|X>tEQ1YLGb+QZ}3$)

Try it online!

|X>   % input is a 2-tuple. Take maximum of absolute values
tEQ   % duplicate. Multiply by 2 and increase by 1. This gives necessary size of spiral
1YL   % generate spiral
G     % push input 2-tuple again
b+Q   % bubble up, add, increase by 1. This makes the center correspont to [0 0]
Z}    % split tuple into its values
3$)   % use those two value as indices into the spiral array to obtain result

From N to Z2 (25 18 bytes)

Eqt1YLG=2#fhw2/k-q

Try it online!

Eq      % input is a number. Multiply by 2, add 1. This assures size is enough and odd
t1YL    % duplicate. Generate spiral of that size
G=      % compare each entry with the input value
2#fh    % 2-tuple of row and column indices of matching entry
w2/k-q  % swap. Offset values so that center corresponds to [0 0]

Snippet for checking

Note that G needs to be modified to accomodate the fact that we have don't have a single input. The code is slow, so the link checks tuples with values from -9 to 9 only. For -99 to 99 just replace the first line.

The code tests each tuple with values in the defined range. It does the conversion to a number, then from that number back to a tuple, and then checks if the original and recovered tuple are equal. The results should all be 1, indicating that all comparisons give true.

It takes a while to run.

Try it online!

-9:9                     % Or use -99:99. But it takes long
HZ^!"@                   % Cartesian power: gives tuples [-9 -9] ... [9 9].
                         % For each such tuple
|X>tEQ1YL@b+QZ}3$)       % Code from Z^2 to N with `G` replaced by `@` (current tuple)
XJ                       % Copy result into clipboard J
Eqt1YLJ=2#fhw2/k-q       % Code from N to Z^2 with `G` replaced by `J`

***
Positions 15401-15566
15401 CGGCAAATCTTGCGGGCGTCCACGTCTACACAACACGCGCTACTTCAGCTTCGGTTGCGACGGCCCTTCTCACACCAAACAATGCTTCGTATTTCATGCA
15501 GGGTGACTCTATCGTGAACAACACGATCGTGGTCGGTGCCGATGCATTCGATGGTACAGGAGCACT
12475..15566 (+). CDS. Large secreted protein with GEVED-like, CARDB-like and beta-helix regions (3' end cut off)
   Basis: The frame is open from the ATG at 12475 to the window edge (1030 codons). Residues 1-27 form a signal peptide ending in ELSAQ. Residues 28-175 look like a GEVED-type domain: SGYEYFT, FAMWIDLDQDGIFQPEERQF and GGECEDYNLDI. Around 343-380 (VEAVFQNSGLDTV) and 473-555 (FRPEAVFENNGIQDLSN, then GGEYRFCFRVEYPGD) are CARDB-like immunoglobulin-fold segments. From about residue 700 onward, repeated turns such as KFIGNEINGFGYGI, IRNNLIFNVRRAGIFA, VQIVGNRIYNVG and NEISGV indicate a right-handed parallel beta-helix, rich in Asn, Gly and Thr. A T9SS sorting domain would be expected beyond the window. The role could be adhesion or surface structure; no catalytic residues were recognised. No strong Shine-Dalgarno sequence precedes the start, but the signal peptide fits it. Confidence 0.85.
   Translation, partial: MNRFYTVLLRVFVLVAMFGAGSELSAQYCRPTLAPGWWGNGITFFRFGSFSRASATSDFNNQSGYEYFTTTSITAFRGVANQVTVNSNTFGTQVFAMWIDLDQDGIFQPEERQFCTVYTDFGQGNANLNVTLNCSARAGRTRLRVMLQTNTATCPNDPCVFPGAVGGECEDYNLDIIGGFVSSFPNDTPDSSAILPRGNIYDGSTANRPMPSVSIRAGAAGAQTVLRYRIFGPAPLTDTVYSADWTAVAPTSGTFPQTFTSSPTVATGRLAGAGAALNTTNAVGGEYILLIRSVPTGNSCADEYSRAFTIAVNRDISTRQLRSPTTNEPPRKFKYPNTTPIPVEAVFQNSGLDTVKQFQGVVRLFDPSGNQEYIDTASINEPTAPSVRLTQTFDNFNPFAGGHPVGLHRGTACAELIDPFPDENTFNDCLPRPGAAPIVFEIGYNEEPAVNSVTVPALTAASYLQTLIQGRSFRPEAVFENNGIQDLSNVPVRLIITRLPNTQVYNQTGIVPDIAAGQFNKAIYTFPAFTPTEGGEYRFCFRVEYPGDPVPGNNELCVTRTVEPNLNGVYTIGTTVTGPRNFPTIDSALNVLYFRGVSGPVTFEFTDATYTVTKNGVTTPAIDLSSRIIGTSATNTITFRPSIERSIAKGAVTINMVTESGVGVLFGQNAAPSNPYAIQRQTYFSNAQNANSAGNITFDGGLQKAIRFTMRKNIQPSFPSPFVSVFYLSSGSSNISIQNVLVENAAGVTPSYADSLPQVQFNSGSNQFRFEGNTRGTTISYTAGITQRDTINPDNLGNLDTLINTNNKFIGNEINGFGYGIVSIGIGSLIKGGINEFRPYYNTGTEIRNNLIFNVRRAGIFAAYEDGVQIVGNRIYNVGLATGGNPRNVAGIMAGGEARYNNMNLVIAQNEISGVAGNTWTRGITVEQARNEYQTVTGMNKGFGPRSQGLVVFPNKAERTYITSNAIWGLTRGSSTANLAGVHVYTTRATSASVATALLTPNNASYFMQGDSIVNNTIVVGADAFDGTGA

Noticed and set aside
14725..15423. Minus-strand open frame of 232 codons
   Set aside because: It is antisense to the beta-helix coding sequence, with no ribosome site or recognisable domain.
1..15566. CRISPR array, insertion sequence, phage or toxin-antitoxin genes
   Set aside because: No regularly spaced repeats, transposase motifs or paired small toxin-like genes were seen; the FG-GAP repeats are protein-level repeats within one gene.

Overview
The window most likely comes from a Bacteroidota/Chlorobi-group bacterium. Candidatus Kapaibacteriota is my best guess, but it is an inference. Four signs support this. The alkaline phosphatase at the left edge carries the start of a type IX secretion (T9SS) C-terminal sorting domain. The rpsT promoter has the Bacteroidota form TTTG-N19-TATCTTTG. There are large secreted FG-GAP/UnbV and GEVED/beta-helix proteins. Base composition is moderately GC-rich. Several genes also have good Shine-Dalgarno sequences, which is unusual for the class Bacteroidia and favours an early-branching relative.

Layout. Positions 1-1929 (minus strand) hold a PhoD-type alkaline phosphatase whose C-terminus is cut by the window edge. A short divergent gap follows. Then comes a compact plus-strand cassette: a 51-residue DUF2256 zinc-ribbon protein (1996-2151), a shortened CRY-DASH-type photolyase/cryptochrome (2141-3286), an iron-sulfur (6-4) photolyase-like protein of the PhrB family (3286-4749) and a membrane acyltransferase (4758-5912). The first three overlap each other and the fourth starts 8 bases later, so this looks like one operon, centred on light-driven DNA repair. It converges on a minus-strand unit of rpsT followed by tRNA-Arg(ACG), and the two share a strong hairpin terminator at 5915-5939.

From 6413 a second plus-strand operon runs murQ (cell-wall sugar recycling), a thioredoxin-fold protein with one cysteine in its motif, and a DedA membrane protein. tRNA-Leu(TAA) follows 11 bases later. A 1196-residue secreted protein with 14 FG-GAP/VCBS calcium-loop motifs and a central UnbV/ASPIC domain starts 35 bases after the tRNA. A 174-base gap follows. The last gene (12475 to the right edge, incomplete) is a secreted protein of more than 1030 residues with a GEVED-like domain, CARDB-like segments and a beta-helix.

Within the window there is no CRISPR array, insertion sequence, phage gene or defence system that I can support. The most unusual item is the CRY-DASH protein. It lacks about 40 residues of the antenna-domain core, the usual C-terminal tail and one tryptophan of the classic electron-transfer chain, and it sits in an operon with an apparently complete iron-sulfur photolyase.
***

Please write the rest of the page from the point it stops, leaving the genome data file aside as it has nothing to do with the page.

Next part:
@!X=                     % Compare original tuple with recovered tuple: are they equal?
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4
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JavaScript (ES6), 171 bytes

(x,y)=>(h=x=>parseInt((x^x>>31).toString(2)+(x>>>31),4),h(x)*2+h(y))
x=>(h=x=>parseInt(x.toString(2).replace(/.(?!(..)*$)/g,''),2),i=x=>x<<31>>31^x>>>1,[i(h(x>>>1)),i(h(x))])

Bit twiddling: negative numbers have their bits flipped; each integer is then doubled, and 1 added if it was originally negative; the bits from the integers are then interleaved. The reverse operation deletes alternate bits, divides by 2, and flips all the bits if the value was negative. I could save 3 bytes by limiting myself to 15-bit values instead of 16-bit values.

f=(x,y)=>(h=x=>parseInt((x^x>>31).toString(2)+(x>>>31),4),h(x)*2+h(y))
g=x=>(h=x=>parseInt(x.toString(2).replace(/.(?!(..)*$)/g,''),2),i=x=>x<<31>>31^x>>>1,[i(h(x>>>1)),i(h(x))])
for(i=-100;i<=100;i++)for(j=-100;j<100;j++)if(g(f(i,j))[0]!=i||g(f(i,j))[1]!=j)alert([i,j])

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3
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Jelly, 50 48 46 45 43 40 39 bytes

Plane to line (18 17 16 bytes):

AḤ_<0$
+RS+
,Ñç/

Try it online!

Line to plane (32 30 29 27 24 23 bytes):

HĊN⁸¡
³R‘R’U⁹¡F³ịÇ
ç1,¢

Try it online!

Explanation:

I'll only explain plane to line, because line to plane is just its opposite.

Firstly, we convert each integer to a natural number, by the function f(x) = 2*|x| - (x<0).

Then, we convert the two natural numbers to another two natural numbers, by the function g(x,y) = (x+y,y).

Finally, we convert them into one natural number, by the function h(x,y) = (x+1)C2 + y

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  • \$\begingroup\$ @LuisMendo Yes, and now the try-it-online links' input is 7 \$\endgroup\$ – Leaky Nun Apr 26 '16 at 14:31
  • \$\begingroup\$ This looks better :-) I assume you are working on the checking snippet \$\endgroup\$ – Luis Mendo Apr 26 '16 at 14:35
  • \$\begingroup\$ @LuisMendo Does the checking snippet count towards the score? \$\endgroup\$ – Leaky Nun Apr 26 '16 at 16:29
  • \$\begingroup\$ No, the challenge says not taking the correctness check into account \$\endgroup\$ – Luis Mendo Apr 26 '16 at 16:36